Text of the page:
The multi-generational workforce – with its differences in work styles, job expectations and technology use – requires federal managers to rethink their relationships with employees.
According to an IBM Center for the Business of Government study, federal managers are confronting unprecedented challenges in the workplace – and the first hurdle is simply trying to understand younger employees.
“The biggest disconnect is that managers seem to think that Gen X, Gen Y and Millenials are really outrageous, that what they want is just off the wall,” said Bonni Yordi, director of surveys and business research at the Management Association and co-author of the IBM report. “I really don’t agree with that. I see most of what the Millenials want is what most of us wanted in work and it’s a different work culture.”
Young feds generally want to use more technology, to continue to grow on the job and to feel like they are connected to a greater mission, according to the report, which was published in February.
Newcomers believe “work is part and parcel of their life,” Yordi said.
The report outlines successful techniques for federal managers to capitalize on their young employees’ skills and expectations. Yordi points out that these techniques apply to employees of all ages. What’s more, as most agencies face budget cutbacks, many of these tips can be executed without financial consequences.
Tip 1: Feedback in real-time
The younger generation wants praise and feedback – a lot of it and in real-time.
Tim McManus, vice president of education and outreach at the Partnership for Public Service, said young feds are not satisfied with a yearly or half-year review. He said managers can pull an employee aside after a meeting or presentation and offer suggestions to improve.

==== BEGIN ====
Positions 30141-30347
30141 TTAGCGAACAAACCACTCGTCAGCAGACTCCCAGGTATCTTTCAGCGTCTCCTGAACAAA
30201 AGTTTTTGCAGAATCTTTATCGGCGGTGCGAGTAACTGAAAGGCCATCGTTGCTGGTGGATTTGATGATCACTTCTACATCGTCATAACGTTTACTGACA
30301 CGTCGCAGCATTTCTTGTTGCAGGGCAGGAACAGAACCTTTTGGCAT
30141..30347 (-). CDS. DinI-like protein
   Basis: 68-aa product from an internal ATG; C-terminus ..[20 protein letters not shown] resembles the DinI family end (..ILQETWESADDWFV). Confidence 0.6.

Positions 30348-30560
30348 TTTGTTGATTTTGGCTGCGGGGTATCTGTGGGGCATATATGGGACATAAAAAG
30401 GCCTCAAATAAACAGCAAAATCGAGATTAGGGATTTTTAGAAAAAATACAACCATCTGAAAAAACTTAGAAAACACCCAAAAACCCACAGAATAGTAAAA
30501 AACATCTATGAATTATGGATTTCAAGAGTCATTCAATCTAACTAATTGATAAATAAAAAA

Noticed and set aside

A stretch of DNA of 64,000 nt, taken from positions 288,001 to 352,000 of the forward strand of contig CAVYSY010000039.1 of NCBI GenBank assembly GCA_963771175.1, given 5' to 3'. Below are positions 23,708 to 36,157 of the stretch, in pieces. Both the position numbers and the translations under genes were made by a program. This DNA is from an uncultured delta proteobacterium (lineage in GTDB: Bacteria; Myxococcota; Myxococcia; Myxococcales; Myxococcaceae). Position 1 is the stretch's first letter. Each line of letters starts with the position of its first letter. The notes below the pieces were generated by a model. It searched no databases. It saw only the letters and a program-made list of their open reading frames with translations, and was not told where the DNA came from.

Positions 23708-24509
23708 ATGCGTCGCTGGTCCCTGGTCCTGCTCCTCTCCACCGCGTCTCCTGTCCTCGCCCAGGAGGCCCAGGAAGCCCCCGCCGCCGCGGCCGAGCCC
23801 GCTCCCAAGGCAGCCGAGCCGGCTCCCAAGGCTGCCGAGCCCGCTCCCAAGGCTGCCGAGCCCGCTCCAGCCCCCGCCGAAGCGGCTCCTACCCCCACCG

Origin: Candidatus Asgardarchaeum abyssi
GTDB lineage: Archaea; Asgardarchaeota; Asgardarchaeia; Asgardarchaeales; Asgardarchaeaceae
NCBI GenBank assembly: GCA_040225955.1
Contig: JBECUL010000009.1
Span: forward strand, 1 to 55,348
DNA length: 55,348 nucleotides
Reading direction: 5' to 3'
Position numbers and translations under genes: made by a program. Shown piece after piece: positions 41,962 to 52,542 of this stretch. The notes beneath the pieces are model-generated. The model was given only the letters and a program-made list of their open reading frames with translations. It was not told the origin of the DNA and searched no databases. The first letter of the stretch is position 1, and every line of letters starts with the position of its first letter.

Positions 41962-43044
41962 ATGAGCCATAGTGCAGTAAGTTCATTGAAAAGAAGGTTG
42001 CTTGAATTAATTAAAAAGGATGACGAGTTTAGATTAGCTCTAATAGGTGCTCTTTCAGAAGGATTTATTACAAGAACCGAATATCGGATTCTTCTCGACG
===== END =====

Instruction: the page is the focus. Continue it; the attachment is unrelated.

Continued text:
“A little bit of time goes really a long way,” he said.
Tip 2: Mentorship goes both ways
Older generations went to training classes to learn on-the-job skills, but younger workers expect to learn these skills while on the job, according to the report.
Longer-term feds can teach newer hires about office procedures specific to working for government. In turn, younger employees can “mentor up” in social network and other technology use.
According to a Federal News Radio survey, 40 percent of feds 35 and older said they believed they could learn from their younger coworkers. Meanwhile, 76 percent of young feds said they could “learn a lot” from their coworkers who had more than a decade of work experience.
Tip 3: Recognition and rewards
Yordi asked employees at a private sector organization what kind of recognition they most appreciated. For employees of all ages, the top choice was verbal praise, a simple “thank you.” The second choice was a handwritten note.
“What was most surprising in this was the Millenials valued the handwritten note even more than any other generation, and I think it’s because they’re so used to technology, having something handwritten really stood out,” Yordi said.
The third choice was a gift certificate of the employee’s choice, such as for restaurants, movie passes or bookstores. The revamped reward system replaced the traditional plaques and other organization merchandise.
“If you ask your employees, often you can find out that you can spend much less money and actually give employees what matters to them,” Yordi said.
Tip 4: Welcome new ideas, innovation
Yordi encourages federal agencies to create multi-generational teams to work on projects and solve problems.
“I think it’s really important for senior leaders to look at and interact with younger workers and spot those a-ha moments when the younger workers’ knowledge and skills with technology can create new paradigms for operating,” Yordi said.
She said older feds will have to adjust the way they view their younger counterparts, to “not treat the Millenials as foot soldiers who have to put in their time before they have good ideas. We want to listen to their suggestions as we would to someone who has 30 years of experience.”
McManus offers another suggestion for managers: Give them responsibility over projects that may be on a to-do list but have lower priority.
“That might actually be a great way to engage some of your new entry-level employees, [to say to them], ‘Here’s something we’re looking at a little bit. You take a little of your time to figure it out,'” McManus said.